Which is more valuable: Wall Street’s debt/asset bubbles or the global empire? You can’t have both, so choose wisely.

The contrarian bet is the Deep State finally awakens from its troubled sleep and decides the Empire is more valuable than the bubbles, skims, scams, rackets, etc. and so the dollar will have to be defended regardless of the cost to those benefiting from its devaluation. Very few are willing to take that bet now, but let’s get comfortable and watch the printing-borrowing-trillions / devaluation game for a few more years and see how it plays out.

*  *  *

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Tyler Durden
Wed, 11/10/2021 – 16:45



Author: Tyler Durden

Energy & Critical Metals

NIO Stock Alert: One Big Reason EV Maker Nio Is Plunging Today

As all eyes turn to Chinese stocks today, Chinese electric vehicle (EV) producer Nio (NYSE:NIO) is in the spotlight. Indeed, as NIO stock slides, investors…

As all eyes turn to Chinese stocks today, Chinese electric vehicle (EV) producer Nio (NYSE:NIO) is in the spotlight. Indeed, as NIO stock slides, investors are left to ponder the news coming out of the Securities and Exchange Commission (SEC) as well as what it might mean for the EV industry as a whole.

Source: Sundry Photography / Shutterstock.com

So, what is this big news?

Chinese stocks that trade on major U.S. exchanges have been sliding since markets opened this morning, a direct result of the recent news from the SEC. The regulatory agency has announced that it will be implementing a new law that will require all international companies that trade on the NYSE or Nasdaq to turn over their financial books to U.S. regulators upon request or face being delisted.

One major stock has already delisted and others seems poised to follow. These events have cast a cloud of uncertainty over markets, and investors have many questions about their Chinese investments. Investors have a lot to think about as NIO stock falls, in terms of the future of both the company and its industry.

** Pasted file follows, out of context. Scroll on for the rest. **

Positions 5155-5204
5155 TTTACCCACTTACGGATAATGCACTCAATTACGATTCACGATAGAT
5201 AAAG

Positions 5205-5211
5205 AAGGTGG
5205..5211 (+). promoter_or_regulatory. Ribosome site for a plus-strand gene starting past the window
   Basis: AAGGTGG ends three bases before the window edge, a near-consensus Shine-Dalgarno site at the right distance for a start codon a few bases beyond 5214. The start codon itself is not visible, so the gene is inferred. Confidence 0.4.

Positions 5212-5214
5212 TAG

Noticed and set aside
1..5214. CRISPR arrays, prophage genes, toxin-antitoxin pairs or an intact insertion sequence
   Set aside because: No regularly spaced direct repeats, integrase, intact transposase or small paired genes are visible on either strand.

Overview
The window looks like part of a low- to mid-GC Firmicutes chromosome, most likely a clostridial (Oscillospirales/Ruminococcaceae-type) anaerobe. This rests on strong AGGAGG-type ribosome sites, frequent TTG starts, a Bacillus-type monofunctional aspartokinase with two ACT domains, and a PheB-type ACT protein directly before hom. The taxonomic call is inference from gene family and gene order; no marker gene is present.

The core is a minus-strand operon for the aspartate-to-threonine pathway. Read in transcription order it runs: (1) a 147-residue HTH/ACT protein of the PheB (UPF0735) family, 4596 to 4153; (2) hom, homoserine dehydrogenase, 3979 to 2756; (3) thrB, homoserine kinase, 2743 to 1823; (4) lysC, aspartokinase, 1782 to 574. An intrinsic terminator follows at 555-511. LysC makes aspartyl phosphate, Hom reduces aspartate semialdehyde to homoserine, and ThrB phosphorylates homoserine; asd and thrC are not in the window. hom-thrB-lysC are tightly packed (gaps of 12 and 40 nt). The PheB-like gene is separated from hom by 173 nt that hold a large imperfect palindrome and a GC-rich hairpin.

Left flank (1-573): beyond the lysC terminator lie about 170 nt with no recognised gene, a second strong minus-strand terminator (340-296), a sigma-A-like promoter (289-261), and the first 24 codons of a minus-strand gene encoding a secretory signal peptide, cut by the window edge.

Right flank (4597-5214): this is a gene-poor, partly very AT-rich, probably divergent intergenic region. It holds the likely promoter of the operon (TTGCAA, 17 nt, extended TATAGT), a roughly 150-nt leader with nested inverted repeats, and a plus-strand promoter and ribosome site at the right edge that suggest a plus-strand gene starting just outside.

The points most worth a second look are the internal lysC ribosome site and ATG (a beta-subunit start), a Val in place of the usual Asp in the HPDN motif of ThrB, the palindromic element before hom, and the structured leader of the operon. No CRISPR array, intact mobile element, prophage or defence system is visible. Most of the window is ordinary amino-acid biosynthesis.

What’s Happening With NIO Stock

Like most China-based companies that trade in the U.S., NIO stock has been falling all day. As of this writing, it is down by almost 9%. Despite an earlier uptick, it isn’t showing signs of rebounding. The stock has been declining since December began, but yesterday’s news has caused it to plunge, pulling it into the red by more than 20% for the month. It’s clear that since news broke of Chinese ride-sharing giant Didi Global (NYSE:DIDI) making the move to delist from the NYSE, investors are nervous, bracing for a selloff.

Nio isn’t the only Chinese EV manufacturer that hasn’t been enjoying the ride today. Its peers XPeng (NYSE:XPEV) and Li Auto (NASDAQ:LI) have seen worse declines. Both are down as of this writing, by 9% and 13%, respectively.

Why It Matters

While this news has sent Chinese stocks across many different sectors into a downward tailspin, there are other factors that are worth considering. Nio filed for an additional listing on a Hong Kong exchange in early 2021, but the decision was delayed for months, stretching into 2022 with little information provided by the company as to the reasons behind it. If the company was already planning to list in another market, this news from the SEC could prove the incentive it needs to delist in order to expedite the process. It’s hard to pinpoint exactly what this means for NIO stock.

Wall Street hates uncertainty. And since an important international company decided to comply with unprecedented orders from its government, uncertainty has reigned supreme. Nio’s incentive to delist is likely high, and if one industry leader makes a decision, others may follow. Adding to the turbulent market outlook is the fact that many Chinese business leaders haven’t said much since news broke of the SEC’s decision, leaving investors to wonder what the immediate future will look like.

The fact that Chinese EV stocks are slipping across the board indicates that this news is serious. The EV race, in which China’s companies have played a key role, has come to define investing in 2021 and looks set to continue into the new year. If such a prominent sector can feel the strain of this news, no industry is immune.